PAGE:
But reports submitted by Coastal GasLink appear to ignore the findings of Crossroads Cultural Resource Management.
“I struggle to see how this wasn’t consulted. I struggle to see why it wasn’t consulted because it is a publicly available resource,” Budhwa says.
Budhwa says there are pressures on archaeologists working for industry, as compared to those who are conducting research, that can impact how potential archaeological sites are assessed.
“When you have a bulldozer behind you ready to impact land, you’re working on a strict timeline. You can’t be concerned with the finer scales of archeology,” he says.
After the incident, the Oil and Gas Commission released a bulletin stating the stone tools were likely not found in their original location.
Archaeology depends on layers of soil to date artifacts and to make extrapolations about the circumstances in which they were left, says archaeologist Chelsey Armstrong, who is a postdoctoral fellow with the Smithsonian Institution. “If it’s mixed up in soil that’s been disturbed, you’ve lost all that context. And so of course it’s not from its original location. They bulldozed it.”
Armstrong helped draft an open letter to the archaeology branch, calling for a complete archaeological impact assessment. More than 60 professionals signed the letter, but the government never responded.
Instead, the site was given “legacy” status meaning it was no longer protected because it had already been destroyed. Questions have since been raised about the legitimacy of the archaeological finds, but Budhwa says in a disturbed context it is impossible to know for sure.
“At this stage, there is no way of knowing how and when those artifacts got to their place. Regardless, it’s still considered an archaeological site,” he says. “In my opinion, what is more important than the found artifacts is that proper process is followed to manage for those artifacts and any additional archaeological sites.”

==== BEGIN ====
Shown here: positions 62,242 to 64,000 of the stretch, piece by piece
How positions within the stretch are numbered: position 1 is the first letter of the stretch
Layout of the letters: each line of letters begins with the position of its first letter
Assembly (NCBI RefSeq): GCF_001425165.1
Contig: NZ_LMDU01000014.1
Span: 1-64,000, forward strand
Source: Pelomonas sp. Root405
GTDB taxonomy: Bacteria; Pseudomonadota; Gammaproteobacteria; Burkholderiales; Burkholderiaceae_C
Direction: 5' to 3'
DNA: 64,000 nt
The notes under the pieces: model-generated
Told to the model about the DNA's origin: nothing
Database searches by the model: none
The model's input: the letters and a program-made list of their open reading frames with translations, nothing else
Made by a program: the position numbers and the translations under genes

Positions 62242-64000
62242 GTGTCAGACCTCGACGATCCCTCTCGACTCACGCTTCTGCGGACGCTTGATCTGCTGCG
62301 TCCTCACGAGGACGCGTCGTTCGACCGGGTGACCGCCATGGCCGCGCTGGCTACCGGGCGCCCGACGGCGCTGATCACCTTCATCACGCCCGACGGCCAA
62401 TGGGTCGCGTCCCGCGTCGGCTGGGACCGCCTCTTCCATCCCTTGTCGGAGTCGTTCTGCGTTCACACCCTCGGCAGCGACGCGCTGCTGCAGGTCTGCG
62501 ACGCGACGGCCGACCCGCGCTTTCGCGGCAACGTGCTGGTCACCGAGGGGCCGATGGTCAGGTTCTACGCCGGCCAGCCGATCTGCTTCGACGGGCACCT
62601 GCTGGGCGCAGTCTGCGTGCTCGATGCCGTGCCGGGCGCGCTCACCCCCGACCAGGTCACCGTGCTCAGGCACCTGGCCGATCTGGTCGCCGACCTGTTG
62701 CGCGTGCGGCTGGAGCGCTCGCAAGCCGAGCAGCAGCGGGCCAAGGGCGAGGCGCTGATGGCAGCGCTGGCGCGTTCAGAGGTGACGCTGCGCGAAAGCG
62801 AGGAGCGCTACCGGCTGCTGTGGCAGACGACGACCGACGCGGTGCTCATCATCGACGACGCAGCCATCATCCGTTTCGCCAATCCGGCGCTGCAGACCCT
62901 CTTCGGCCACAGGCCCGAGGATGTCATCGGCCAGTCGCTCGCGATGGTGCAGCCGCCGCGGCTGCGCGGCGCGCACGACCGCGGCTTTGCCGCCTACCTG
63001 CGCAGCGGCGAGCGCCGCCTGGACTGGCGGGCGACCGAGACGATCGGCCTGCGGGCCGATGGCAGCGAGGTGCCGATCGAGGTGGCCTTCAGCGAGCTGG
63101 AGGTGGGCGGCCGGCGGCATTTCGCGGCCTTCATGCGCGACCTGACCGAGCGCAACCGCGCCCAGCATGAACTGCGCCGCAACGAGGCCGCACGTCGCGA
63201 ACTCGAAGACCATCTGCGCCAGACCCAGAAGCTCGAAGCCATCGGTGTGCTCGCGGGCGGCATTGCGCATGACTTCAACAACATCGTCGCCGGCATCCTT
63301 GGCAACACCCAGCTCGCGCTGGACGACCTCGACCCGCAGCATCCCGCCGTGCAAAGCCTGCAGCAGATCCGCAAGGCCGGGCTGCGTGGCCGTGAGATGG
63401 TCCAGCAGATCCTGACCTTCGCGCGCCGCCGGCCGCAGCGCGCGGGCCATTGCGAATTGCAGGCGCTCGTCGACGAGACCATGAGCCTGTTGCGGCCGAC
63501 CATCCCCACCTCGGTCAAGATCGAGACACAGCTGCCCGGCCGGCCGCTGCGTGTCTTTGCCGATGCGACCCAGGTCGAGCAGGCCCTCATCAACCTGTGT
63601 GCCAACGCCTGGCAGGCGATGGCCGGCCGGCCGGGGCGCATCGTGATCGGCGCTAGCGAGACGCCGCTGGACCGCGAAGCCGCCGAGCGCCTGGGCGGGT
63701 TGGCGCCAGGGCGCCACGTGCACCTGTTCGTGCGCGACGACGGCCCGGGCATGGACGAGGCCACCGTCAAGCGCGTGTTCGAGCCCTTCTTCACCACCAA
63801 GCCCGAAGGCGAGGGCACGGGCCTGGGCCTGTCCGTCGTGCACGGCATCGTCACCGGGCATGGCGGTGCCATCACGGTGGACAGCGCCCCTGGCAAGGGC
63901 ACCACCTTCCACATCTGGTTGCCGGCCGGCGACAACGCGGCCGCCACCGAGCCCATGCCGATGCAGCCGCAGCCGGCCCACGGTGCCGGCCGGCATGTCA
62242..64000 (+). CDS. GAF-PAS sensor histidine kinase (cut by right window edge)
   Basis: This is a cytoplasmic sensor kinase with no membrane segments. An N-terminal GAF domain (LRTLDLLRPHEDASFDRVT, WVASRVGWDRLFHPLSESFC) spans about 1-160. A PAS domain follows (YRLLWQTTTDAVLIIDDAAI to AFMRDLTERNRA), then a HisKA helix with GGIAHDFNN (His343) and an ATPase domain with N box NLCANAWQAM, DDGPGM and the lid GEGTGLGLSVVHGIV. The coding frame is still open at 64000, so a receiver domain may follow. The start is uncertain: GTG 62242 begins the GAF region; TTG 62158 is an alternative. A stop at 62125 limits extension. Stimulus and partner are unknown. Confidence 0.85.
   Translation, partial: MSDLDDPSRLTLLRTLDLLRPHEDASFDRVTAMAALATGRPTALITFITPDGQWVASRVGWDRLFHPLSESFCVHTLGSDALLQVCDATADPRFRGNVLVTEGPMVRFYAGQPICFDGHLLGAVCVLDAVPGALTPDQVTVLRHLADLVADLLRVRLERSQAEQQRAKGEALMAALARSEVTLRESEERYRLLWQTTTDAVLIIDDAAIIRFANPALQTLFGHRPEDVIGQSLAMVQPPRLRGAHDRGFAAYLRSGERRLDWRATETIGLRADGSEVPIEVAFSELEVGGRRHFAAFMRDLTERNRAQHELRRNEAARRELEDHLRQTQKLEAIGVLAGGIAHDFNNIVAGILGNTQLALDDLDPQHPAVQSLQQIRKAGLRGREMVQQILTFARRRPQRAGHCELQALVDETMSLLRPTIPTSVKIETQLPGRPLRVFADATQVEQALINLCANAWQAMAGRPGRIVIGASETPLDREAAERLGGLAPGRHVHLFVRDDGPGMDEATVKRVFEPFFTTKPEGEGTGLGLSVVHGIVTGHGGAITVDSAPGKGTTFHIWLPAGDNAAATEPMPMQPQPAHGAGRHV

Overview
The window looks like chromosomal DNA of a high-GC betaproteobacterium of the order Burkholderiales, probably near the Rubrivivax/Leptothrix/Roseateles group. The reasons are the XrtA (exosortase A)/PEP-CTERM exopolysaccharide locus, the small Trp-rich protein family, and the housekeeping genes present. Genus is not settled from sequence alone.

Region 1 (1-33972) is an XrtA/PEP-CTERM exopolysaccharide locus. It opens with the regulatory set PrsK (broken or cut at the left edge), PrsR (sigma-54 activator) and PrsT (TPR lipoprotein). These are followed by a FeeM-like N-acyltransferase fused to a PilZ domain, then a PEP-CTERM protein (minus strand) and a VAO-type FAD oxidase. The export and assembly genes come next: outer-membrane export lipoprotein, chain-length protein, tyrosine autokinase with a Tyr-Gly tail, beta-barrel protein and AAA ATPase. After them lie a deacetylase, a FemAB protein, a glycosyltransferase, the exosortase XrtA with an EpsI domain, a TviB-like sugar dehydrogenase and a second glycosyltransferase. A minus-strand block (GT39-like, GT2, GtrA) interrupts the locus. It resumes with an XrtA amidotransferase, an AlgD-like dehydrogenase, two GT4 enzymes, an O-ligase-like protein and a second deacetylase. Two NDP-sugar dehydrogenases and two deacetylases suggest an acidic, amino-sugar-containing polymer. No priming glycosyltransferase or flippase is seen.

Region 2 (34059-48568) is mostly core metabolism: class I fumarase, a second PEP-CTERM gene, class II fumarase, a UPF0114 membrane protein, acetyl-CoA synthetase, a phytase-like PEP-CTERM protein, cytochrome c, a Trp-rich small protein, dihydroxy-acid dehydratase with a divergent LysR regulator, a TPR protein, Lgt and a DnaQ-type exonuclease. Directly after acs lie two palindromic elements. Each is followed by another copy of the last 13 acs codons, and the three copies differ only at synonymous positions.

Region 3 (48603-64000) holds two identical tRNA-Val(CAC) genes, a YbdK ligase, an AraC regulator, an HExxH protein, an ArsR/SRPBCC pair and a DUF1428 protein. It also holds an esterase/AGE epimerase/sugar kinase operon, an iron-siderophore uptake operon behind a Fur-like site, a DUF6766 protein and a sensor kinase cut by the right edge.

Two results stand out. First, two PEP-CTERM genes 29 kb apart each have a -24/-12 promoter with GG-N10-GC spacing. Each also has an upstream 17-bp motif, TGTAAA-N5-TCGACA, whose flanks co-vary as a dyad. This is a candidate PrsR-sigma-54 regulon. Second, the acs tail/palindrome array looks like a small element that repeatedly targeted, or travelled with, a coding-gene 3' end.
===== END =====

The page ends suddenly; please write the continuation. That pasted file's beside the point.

Last June, Coastal GasLink was reportedly three months behind schedule because of the Wet’suwet’en blockades.
“Delayed access has had an economic impact that is very difficult to estimate or quantify,” Coastal GasLink company spokesperson Suzanne Wilton said in an emailed statement.
Coastal GasLink disputes that any cultural values have been impacted on the trail, Wilton said, adding the company is back on track for the 2023 projected completion date.
Questioning government commitment to UNDRIP
In November, B.C. became the first Canadian province to pass legislation to implement the United Nations Declaration on the Rights of Indigenous People (UNDRIP), which says Indigenous peoples must give their “free, prior and informed consent” prior to resource development in their territories.
Wet’suwet’en hereditary chiefs have opposed the Coastal GasLink pipeline and others, including Chevron’s Pacific Trails and the Enbridge Northern Gateway pipelines, for years, Ridsdale points out.
Since 2010, hereditary chiefs and their supporters have maintained camps and checkpoints along a remote forest service road that provides access to the Coastal GasLink pipeline route, in order to assert jurisdiction and prevent clearing work permitted by the province but opposed under the Wet’suwet’en’s own customary law.
The checkpoints, a display of occupation on their traditional territory, began at the Unist’ot’en camp at the 66-kilometre mark on the forestry road. They then expanded to the Gidimt’en camp, 44 kilometres up the road, to Likhts’amisyu clan territory near Parrott Lakes, about 35 kilometres south of Houston and, most recently, to a new support camp 39 kilometres up the road.
Last January, in a violent clash, the RCMP removed the checkpoint gates and arrested 14 people under a court-ordered temporary injunction. Until then, the Wet’suwet’en had successfully prevented pipeline contractors and archaeologists employed by the company from accessing the site.
Indigenous rights, as defined by UNDRIP, were seriously infringed, when Wet’suwet’en members were arrested and removed from their territory, Ridsdale says. He is hopeful the new law will better protect heritage sites, but doubts change will come soon enough for the Wet’suwet’en.
Though exact boundaries remain undefined, more than 22,000 square kilometres of Wet’suwet’en lands have never been ceded through treaty, as affirmed by the landmark 1997 Delgamuukw case. The case confirmed Aboriginal title exists in B.C. as a right to the land itself — not just the right to engage in traditional practices such as hunting and fishing — and said the government must consult with, and possibly compensate, First Nations when their rights are affected by decisions on Crown land. In the Delgamuukw title case, hereditary chiefs were recognized as the rightful representatives of the Wet’suwet’en and managers of territorial lands.